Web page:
- Conference date: 7-9 October 2002
- Location: College Park, Maryland (USA)
We determine the evolution of the faint, high‐redshift, optical luminosity function of Active Galactic Nuclei (AGN) implied by several observationally‐motivated models of the ionizing background from 3 < z < 5. Our results depend crucially on whether we use the total ionizing rate measured by the proximity effect technique or the lower determination favored by the flux decrement distribution of Lyα forest lines. In addition, there is an unknown contribution to the ionizing background from stars, which we parameterize by the escape fraction of ionizing photons, f esc (recent estimates have it at 16% for z ∼ 3). Increasing the contribution from stars further limits the number of AGN necessary for a given ionizing background. By comparing our expectations to faint AGN searches in the HDF and high‐z galaxy fields, we find that typically‐quoted proximity effect estimates of the background imply an over‐abundance of AGN compared to the faint counts (even with f esc = 1). Even adopting the lower bound on proximity effect measurements, the stellar escape fraction must be high: f esc ≳0.2. Conversely, the lower flux‐decrement‐derived background requires a smaller number of ionizing sources, and faint AGN counts are consistent with this estimate only if there is a limited stellar contribution, f esc ≲0.05. Our full development and results can be found in .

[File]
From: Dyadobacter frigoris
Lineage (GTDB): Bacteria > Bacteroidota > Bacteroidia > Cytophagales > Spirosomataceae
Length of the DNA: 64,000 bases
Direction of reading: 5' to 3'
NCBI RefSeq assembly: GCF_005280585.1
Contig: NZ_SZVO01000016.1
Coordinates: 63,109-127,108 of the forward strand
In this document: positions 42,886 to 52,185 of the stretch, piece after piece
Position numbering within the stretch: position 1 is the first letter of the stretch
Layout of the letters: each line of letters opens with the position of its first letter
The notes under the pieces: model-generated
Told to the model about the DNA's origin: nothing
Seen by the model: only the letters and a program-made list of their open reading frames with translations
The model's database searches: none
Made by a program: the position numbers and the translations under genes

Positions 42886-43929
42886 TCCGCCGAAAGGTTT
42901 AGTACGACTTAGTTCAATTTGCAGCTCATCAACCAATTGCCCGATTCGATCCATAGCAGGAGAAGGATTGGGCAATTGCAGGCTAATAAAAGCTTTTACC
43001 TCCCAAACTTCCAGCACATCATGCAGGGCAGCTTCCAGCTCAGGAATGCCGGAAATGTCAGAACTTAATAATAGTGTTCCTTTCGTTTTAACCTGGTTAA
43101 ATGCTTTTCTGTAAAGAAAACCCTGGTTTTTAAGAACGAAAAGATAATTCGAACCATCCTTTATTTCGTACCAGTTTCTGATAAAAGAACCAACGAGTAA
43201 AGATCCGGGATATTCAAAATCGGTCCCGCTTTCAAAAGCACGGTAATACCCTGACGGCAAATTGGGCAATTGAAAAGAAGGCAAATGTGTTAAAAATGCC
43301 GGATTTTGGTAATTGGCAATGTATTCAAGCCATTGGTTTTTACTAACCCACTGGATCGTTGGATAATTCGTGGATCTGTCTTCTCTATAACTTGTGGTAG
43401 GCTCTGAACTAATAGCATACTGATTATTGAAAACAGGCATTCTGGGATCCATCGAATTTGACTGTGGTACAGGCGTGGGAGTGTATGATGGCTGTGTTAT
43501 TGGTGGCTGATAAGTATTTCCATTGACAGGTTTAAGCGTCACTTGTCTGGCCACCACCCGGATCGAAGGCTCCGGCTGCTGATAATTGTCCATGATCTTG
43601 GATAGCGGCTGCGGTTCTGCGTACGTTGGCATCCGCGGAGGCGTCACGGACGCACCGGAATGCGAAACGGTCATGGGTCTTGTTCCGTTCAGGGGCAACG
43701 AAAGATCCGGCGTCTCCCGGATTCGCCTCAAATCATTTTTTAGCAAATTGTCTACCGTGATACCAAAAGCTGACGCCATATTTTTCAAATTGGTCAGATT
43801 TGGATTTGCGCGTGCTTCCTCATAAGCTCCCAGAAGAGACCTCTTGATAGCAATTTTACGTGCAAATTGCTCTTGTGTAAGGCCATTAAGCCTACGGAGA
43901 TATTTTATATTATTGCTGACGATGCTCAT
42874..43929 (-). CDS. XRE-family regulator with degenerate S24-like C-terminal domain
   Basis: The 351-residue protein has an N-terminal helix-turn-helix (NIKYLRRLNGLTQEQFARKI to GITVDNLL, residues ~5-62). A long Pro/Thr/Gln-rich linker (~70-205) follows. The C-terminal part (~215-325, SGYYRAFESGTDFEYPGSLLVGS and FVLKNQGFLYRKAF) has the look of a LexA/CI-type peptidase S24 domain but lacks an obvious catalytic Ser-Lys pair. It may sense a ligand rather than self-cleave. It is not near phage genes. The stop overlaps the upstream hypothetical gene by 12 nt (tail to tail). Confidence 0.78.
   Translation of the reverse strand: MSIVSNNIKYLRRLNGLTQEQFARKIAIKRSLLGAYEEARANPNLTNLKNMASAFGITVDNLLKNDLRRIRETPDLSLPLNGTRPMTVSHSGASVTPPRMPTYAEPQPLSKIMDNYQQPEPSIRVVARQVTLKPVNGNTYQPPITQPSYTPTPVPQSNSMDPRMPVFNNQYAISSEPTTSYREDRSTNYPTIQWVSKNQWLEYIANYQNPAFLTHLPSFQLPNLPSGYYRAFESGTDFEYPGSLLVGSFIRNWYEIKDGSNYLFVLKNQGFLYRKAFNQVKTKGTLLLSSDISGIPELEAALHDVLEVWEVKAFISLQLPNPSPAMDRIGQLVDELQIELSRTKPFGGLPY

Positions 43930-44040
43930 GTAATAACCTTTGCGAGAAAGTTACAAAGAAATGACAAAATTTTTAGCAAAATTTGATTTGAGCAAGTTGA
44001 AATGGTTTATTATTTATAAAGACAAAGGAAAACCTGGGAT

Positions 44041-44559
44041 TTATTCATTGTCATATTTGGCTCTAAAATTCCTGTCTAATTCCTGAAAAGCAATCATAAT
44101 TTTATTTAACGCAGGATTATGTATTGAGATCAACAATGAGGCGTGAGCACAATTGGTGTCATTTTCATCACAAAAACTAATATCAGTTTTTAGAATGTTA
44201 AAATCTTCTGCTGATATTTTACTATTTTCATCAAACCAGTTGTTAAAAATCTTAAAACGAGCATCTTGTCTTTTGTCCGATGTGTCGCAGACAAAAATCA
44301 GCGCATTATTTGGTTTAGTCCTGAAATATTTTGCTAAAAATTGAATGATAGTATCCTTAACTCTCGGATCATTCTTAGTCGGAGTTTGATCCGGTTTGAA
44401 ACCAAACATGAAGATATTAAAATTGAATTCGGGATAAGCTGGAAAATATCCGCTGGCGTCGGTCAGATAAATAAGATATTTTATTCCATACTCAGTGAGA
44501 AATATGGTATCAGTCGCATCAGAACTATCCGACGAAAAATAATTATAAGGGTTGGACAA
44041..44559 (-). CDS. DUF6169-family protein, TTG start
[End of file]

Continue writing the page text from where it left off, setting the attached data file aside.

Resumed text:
- Active galaxies
- Superconducting proximity effects
- Galactic evolution
- Galactic luminosities
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